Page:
Com­mer­cial bream on the feeder

There’s more to carp lakes than big weights of mir­rors and com­mons says Guru’s Adam Rooney, who shows how to bag-up on ne­glected bream shoals

Improve Your Coarse Fishing (UK) - - Con­tents - Words & Pho­tog­ra­phy Mark Parker

WITH the pop­u­lar­ity of carp fish­ing on the rise, many com­mer­cial com­plexes have a ded­i­cated ‘spec­i­men’ wa­ter. But as well as be­ing home to big carp, like all wa­ters these pools of­ten have loads of sil­ver­fish you can tar­get. Fre­quently ig­nored by fish­er­men, they are grow­ing mas­sive on the scraps over­looked by carp and there­fore of­fer some truly great an­gling op­por­tu­ni­ties for the ded­i­cated seat­box an­gler. This is why Adam Rooney, for­mer Eng­land Feeder Team mem­ber, can of­ten be found setup on the banks of carp-filled wa­ters en­joy­ing a spot of light tackle feeder fish­ing. It was at Lake One on the Makins’ com­plex, with his seat­box placed be­tween the bivvies, that we joined the Guru brand man­ager. “This is typ­i­cal of the type of spec­i­men lake that abounds on many com­mer­cial match fish­eries. And what’s even bet­ter is that it is a wa­ter brim­ming with slab-sided bream and mil­lions of skim­mers and roach to back up these big fel­las!”

The beauty of carp lakes

Of­ten the big­gest lakes on the com­plex so the carp have plenty of room to grow, this is some­thing that also plays well into the hands of the bream shoals. As most an­glers are look­ing to ac­tively avoid sil­ver­fish, they loose­feed piles of boilies, pel­lets and sweet­corn, all baits that are adored by big bream. So, if the carp are not fully on the feed, the shoals of slabs home in for a free meal. This does two things. First, they grow enor­mous on carper’s scraps and, sec­ondly, be­cause they are very rarely, if ever, fished for, they are not at all hook-shy. “It is easy to take large bags of pris­tine sil­ver­fish with lit­tle ef­fort. I can never un­der­stand why more match-style an­glers don’t fish on here,” said Adam.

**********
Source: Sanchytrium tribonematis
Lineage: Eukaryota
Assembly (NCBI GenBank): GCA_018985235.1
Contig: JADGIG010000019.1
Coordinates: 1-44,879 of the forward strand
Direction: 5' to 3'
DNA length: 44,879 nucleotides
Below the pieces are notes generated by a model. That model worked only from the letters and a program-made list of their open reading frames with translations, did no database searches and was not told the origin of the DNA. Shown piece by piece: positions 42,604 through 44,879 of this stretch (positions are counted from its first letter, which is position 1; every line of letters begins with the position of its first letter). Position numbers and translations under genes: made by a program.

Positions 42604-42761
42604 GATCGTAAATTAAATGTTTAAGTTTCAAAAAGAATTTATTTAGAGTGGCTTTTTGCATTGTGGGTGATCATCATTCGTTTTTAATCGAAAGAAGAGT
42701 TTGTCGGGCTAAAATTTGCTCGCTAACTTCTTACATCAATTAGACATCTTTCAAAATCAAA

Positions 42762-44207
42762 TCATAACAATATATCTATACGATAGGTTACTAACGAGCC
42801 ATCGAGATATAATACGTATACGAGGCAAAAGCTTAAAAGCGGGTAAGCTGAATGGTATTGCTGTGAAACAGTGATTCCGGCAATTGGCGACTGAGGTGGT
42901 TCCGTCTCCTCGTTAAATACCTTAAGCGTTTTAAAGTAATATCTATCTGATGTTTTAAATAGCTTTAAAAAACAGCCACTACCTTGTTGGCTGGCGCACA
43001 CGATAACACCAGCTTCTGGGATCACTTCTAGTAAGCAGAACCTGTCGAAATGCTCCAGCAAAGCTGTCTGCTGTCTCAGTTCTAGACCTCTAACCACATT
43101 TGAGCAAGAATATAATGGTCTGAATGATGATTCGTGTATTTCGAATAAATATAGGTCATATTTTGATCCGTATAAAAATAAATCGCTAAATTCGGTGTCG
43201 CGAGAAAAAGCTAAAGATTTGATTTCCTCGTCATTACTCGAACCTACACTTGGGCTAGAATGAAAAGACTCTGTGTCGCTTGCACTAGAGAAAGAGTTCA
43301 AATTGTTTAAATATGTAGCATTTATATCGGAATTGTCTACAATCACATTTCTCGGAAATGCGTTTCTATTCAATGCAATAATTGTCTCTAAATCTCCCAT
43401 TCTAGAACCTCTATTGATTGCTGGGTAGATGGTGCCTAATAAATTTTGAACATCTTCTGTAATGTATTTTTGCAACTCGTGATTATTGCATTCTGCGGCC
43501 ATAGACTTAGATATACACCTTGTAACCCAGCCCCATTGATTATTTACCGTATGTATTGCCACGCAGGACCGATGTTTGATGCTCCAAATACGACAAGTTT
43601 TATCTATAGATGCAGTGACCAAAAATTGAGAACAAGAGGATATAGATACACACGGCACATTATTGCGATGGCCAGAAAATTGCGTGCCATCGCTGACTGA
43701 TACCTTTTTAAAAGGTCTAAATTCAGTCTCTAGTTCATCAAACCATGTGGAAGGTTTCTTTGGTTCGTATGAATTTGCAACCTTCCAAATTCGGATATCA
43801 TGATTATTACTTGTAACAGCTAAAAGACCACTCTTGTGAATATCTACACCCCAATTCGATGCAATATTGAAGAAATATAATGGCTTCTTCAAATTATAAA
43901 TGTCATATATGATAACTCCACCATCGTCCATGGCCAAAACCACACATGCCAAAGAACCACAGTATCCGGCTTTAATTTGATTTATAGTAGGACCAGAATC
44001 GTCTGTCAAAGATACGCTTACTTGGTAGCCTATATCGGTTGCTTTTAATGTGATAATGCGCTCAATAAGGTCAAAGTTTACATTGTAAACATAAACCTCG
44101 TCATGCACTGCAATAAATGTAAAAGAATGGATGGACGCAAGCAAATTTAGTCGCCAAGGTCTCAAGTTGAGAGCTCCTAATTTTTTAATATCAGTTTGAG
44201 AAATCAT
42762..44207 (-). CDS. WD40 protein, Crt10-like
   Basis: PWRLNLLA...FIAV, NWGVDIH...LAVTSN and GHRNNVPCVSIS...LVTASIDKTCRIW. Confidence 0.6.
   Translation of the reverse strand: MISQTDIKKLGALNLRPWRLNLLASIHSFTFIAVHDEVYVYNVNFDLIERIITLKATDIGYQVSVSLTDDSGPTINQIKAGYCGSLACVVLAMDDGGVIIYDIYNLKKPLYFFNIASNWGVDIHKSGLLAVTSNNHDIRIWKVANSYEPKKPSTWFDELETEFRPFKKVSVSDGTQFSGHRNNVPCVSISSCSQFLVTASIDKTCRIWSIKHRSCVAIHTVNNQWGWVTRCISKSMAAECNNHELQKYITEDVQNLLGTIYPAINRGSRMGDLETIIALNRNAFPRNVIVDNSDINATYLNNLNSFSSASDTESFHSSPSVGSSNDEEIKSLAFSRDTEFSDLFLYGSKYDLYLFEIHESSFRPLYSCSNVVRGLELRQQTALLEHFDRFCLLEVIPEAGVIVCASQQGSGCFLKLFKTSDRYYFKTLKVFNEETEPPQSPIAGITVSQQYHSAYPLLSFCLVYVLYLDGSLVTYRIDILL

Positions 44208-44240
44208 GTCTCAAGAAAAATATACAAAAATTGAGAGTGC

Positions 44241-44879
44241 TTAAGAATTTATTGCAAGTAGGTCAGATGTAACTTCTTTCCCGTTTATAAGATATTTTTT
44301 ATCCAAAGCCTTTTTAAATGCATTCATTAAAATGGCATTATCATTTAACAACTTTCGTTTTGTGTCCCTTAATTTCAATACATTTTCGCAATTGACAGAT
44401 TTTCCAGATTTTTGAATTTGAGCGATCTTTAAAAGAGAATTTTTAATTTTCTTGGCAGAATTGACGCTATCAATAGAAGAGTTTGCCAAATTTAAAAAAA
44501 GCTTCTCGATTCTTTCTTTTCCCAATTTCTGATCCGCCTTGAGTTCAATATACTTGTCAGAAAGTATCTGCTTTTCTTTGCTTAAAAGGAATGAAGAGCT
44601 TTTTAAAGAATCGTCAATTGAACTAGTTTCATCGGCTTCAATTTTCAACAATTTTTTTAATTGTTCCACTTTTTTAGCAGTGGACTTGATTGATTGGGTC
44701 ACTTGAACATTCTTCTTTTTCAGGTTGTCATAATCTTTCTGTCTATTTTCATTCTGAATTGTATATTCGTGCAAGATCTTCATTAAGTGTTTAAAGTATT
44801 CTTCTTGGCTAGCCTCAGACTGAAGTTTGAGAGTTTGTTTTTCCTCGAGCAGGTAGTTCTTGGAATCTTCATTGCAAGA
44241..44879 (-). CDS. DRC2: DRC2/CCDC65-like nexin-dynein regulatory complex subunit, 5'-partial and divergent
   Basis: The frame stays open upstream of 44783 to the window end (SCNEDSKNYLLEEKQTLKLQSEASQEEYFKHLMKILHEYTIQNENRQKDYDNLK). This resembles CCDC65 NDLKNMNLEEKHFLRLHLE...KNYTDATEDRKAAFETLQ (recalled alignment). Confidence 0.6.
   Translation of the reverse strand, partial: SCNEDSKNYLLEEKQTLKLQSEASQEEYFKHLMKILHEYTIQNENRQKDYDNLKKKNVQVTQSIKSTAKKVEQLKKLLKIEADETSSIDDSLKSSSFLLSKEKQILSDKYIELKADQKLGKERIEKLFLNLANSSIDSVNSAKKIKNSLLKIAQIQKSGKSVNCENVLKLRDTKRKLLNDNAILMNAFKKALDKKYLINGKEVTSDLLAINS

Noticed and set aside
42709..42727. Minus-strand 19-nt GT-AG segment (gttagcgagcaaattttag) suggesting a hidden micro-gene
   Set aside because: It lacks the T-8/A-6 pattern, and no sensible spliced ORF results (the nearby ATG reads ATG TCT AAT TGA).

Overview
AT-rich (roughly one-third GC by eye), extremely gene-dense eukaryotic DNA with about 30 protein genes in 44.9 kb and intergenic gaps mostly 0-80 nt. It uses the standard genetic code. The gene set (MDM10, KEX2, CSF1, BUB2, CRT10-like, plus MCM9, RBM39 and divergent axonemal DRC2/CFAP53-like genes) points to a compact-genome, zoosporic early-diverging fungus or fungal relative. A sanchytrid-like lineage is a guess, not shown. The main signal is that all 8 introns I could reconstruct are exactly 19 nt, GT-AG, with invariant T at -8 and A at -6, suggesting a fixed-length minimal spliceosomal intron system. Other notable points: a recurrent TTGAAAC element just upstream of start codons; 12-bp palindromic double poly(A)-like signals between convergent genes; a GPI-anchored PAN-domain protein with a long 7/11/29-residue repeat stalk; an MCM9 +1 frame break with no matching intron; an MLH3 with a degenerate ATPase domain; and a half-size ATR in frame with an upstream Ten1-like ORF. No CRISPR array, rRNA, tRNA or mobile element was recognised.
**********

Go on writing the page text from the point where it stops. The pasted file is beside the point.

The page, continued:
Pitch­ing up

Makin’s Lake One is quite atyp­i­cal for a com­mer­cial pool. Around five acres in size, it is fish­able from both sides but, un­like most com­mer­cials, it has a num­ber of un­der­wa­ter fea­tures sim­i­lar to a gravel pit. The bank op­po­site the café is deeper, drop­ping into a 15-foot trough, while as you travel across the lake it rises to a plateau at around 30 me­tres be­fore very grad­u­ally

deep­en­ing off to­wards the op­po­site bank. “I like to fish deeper wa­ter be­cause it gives me more op­tions,” Adam told us. “I can fish into the real depths or cast a lit­tle fur­ther on to the plateau in the mid­dle.” Cast­ing around half­way across is a good place to start be­cause it is the fur­thest bream can get away from ei­ther bank. Even on a wa­ter as pro­lific as this, early sea­son you still need to find the fish and go to them rather than wait­ing for them to come to you. For this rea­son Adam plans to slowly build the swim through­out the ses­sion rather than bait­ing heav­ily like he would in the height of sum­mer. “The other as­pect re­gard­ing lo­ca­tion is to ob­serve where the more pop­u­lar carp swims are,” he con­tin­ued. “These ar­eas reg­u­larly see lots of loose­feed, so bream won’t be far away.”